NEW YORK (CBSNewYork) – A pilot program aimed at improving racial equity at New York City’s specialized high schools is working to secure funding to offer free test prep to those in need.
The multi-million dollar Education Equity Campaign is making sure minority students have the same opportunities, reports CBS2’s Hazel Sanchez.
Getting into one of New York City’s nine specialized high schools involves a lot of hard work to pass the Specialized High Schools Admissions Test.
Michelle Zhang, a freshman at Stuyvesant High School, knows first hand.
“I was in test prep for the SHSAT for three years from when I was in 5th grade to the test,” she said.
Zhang’s parents spent thousands of dollars for her private tutoring, a benefit many students living in majority minority neighborhoods can’t afford.
Members of Education Equity and community leaders rallying outside Stuyvesant High School say that’s what keeps minority groups like blacks and Latinos from getting a seat at those prestigious schools.
The group says Mayor Bill de Blasio’s initial effort to eliminate the admissions test altogether is not the answer to improve racial equity.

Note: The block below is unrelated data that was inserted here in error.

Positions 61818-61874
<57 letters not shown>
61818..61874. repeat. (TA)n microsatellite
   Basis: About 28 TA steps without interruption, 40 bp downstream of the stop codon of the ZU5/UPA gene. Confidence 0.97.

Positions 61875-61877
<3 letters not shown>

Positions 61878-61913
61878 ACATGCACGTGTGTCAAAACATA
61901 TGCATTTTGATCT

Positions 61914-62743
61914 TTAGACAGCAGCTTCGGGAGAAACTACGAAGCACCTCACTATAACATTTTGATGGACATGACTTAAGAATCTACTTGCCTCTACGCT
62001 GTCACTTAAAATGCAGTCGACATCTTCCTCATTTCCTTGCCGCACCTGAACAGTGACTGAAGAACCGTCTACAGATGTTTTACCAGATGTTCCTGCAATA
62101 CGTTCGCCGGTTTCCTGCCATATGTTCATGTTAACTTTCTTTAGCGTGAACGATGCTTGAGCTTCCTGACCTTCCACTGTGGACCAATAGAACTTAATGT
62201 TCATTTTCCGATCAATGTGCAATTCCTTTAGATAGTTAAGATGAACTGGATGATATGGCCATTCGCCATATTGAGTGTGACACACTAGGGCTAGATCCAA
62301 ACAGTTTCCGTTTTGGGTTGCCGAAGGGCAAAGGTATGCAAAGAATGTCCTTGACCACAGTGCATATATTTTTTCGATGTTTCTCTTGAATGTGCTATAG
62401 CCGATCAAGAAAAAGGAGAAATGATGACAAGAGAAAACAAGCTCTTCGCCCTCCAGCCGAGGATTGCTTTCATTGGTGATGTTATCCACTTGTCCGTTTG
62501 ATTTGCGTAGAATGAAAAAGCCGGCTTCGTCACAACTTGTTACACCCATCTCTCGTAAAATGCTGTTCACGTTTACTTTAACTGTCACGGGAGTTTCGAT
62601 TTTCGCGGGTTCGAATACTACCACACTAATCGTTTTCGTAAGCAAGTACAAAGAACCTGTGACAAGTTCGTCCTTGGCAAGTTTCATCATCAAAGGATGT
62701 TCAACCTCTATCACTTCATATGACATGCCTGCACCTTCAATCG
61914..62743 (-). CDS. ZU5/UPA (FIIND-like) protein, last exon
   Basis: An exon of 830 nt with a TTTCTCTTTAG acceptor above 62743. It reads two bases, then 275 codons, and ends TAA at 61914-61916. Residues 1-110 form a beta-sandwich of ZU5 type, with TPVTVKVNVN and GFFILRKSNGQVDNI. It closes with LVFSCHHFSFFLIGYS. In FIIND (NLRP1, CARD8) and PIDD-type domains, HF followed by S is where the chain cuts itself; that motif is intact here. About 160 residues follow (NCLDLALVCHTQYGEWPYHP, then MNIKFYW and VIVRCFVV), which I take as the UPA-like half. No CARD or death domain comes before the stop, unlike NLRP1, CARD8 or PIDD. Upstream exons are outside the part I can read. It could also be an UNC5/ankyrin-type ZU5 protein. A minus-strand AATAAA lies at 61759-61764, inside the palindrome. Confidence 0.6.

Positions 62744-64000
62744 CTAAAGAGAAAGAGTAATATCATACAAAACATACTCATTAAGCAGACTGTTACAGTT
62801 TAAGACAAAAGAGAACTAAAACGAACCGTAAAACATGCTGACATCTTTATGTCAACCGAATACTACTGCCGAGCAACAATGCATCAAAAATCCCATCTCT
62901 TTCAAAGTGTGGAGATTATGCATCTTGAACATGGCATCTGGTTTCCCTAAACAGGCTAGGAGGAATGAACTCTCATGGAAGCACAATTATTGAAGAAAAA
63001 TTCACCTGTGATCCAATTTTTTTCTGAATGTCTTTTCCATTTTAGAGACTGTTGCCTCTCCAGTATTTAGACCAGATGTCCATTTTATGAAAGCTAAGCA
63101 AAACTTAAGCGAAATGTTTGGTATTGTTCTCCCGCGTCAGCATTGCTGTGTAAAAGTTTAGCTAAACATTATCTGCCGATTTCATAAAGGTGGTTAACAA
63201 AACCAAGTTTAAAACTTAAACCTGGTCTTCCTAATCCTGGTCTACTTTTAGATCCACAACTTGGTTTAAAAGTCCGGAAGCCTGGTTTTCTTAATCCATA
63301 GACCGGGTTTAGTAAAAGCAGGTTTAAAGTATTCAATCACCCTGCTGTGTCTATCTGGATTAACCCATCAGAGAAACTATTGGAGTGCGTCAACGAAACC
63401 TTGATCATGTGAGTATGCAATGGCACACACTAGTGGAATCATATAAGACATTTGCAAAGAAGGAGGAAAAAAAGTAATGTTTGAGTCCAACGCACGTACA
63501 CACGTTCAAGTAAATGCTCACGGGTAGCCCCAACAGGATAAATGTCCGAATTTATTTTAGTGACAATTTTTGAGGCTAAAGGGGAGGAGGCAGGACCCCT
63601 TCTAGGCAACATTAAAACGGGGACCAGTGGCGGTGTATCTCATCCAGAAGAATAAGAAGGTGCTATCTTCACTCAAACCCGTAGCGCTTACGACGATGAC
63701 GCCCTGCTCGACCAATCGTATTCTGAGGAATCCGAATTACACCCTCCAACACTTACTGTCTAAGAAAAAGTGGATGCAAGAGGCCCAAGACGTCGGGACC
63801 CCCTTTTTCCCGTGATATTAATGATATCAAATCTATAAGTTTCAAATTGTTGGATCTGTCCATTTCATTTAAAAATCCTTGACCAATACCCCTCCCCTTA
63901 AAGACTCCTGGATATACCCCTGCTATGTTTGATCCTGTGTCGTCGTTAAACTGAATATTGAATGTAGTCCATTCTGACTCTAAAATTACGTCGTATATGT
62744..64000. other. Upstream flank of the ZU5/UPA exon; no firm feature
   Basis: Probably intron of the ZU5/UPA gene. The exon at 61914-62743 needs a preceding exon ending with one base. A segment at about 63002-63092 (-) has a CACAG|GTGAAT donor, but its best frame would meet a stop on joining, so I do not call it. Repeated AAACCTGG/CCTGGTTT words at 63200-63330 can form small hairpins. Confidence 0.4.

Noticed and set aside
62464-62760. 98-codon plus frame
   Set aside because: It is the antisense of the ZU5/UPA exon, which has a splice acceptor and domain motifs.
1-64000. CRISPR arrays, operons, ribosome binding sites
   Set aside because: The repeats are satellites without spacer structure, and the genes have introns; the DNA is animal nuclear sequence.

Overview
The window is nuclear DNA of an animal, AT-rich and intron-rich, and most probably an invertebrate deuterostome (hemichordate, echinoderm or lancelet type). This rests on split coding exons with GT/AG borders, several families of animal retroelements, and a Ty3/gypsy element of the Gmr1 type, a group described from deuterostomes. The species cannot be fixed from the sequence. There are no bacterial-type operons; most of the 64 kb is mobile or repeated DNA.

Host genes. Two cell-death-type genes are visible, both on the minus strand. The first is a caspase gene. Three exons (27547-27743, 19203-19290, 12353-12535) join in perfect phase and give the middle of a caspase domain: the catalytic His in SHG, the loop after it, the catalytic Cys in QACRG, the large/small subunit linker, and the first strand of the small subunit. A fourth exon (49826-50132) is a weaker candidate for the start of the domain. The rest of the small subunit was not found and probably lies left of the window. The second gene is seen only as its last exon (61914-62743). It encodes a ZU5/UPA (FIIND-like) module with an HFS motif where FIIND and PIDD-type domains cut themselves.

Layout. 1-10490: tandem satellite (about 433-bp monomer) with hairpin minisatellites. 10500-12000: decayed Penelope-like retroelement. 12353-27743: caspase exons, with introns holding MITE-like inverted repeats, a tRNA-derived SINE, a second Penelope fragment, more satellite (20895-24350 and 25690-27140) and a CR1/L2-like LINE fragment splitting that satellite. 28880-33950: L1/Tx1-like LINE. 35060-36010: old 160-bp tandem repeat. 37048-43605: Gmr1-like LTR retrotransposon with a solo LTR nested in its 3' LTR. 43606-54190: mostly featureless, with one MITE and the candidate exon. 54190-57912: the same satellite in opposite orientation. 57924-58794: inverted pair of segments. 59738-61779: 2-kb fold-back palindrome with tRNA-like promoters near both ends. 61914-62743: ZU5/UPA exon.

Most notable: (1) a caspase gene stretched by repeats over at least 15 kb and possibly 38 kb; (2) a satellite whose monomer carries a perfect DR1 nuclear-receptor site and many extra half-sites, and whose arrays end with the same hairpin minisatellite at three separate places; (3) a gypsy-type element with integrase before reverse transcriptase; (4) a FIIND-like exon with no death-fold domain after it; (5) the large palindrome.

“Simply lowering the bar so more people can get in isn’t the answer,” said donor Richard Parson. “The answer to our problem is to create a system that finds talent early.”
Thanks to a seven-figure donation from business leader Parsons, philanthropist Ronald Lauer, Education Equity launched a pilot program providing free test prep for hundreds of students of color. They want the city to get on board.
The group is also pushing proposed legislation in Albany that would double the number of specialized high schools across the five boroughs.
While students CBS2 spoke with are supportive of providing equal opportunities to their peers, they don’t believe adding more specialized schools is a good idea.
“To have that many specialized high schools, it just means everyone can get into one,” said Hernandez.
Education Equity says the ultimate goal is getting every student the best education they deserve.